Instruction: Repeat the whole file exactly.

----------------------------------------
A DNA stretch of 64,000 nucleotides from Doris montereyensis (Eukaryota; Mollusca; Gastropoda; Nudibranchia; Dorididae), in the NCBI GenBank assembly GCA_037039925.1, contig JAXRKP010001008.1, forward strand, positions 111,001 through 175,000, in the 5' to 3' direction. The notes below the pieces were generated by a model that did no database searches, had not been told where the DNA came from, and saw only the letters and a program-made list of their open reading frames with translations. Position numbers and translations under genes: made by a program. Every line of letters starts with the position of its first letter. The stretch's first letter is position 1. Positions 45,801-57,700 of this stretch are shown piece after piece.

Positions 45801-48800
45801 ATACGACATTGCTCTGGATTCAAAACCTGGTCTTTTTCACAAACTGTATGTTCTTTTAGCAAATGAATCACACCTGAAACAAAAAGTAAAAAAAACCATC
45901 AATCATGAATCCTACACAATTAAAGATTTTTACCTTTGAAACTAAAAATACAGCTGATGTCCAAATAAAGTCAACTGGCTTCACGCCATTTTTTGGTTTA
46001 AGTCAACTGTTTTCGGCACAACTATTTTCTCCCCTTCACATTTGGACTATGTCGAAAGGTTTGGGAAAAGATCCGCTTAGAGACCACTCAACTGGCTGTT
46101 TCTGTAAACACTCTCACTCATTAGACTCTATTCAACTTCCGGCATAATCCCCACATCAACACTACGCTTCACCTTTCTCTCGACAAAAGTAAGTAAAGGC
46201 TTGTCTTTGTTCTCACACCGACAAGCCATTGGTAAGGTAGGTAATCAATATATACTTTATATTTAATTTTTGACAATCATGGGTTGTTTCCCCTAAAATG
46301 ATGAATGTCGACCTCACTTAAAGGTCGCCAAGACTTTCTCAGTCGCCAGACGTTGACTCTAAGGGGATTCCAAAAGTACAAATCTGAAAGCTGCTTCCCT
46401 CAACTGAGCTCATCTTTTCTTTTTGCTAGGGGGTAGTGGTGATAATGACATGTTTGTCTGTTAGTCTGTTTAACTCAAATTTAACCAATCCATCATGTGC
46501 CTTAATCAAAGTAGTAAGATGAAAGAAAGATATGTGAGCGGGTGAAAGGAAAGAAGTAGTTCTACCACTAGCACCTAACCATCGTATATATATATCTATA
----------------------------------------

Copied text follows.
A DNA stretch of 64,000 nucleotides from Doris montereyensis (Eukaryota; Mollusca; Gastropoda; Nudibranchia; Dorididae), in the NCBI GenBank assembly GCA_037039925.1, contig JAXRKP010001008.1, forward strand, positions 111,001 through 175,000, in the 5' to 3' direction. The notes below the pieces were generated by a model that did no database searches, had not been told where the DNA came from, and saw only the letters and a program-made list of their open reading frames with translations. Position numbers and translations under genes: made by a program. Every line of letters starts with the position of its first letter. The stretch's first letter is position 1. Positions 45,801-57,700 of this stretch are shown piece after piece.

Positions 45801-48800
45801 ATACGACATTGCTCTGGATTCAAAACCTGGTCTTTTTCACAAACTGTATGTTCTTTTAGCAAATGAATCACACCTGAAACAAAAAGTAAAAAAAACCATC
45901 AATCATGAATCCTACACAATTAAAGATTTTTACCTTTGAAACTAAAAATACAGCTGATGTCCAAATAAAGTCAACTGGCTTCACGCCATTTTTTGGTTTA
46001 AGTCAACTGTTTTCGGCACAACTATTTTCTCCCCTTCACATTTGGACTATGTCGAAAGGTTTGGGAAAAGATCCGCTTAGAGACCACTCAACTGGCTGTT
46101 TCTGTAAACACTCTCACTCATTAGACTCTATTCAACTTCCGGCATAATCCCCACATCAACACTACGCTTCACCTTTCTCTCGACAAAAGTAAGTAAAGGC
46201 TTGTCTTTGTTCTCACACCGACAAGCCATTGGTAAGGTAGGTAATCAATATATACTTTATATTTAATTTTTGACAATCATGGGTTGTTTCCCCTAAAATG
46301 ATGAATGTCGACCTCACTTAAAGGTCGCCAAGACTTTCTCAGTCGCCAGACGTTGACTCTAAGGGGATTCCAAAAGTACAAATCTGAAAGCTGCTTCCCT
46401 CAACTGAGCTCATCTTTTCTTTTTGCTAGGGGGTAGTGGTGATAATGACATGTTTGTCTGTTAGTCTGTTTAACTCAAATTTAACCAATCCATCATGTGC
46501 CTTAATCAAAGTAGTAAGATGAAAGAAAGATATGTGAGCGGGTGAAAGGAAAGAAGTAGTTCTACCACTAGCACCTAACCATCGTATATATATATCTATA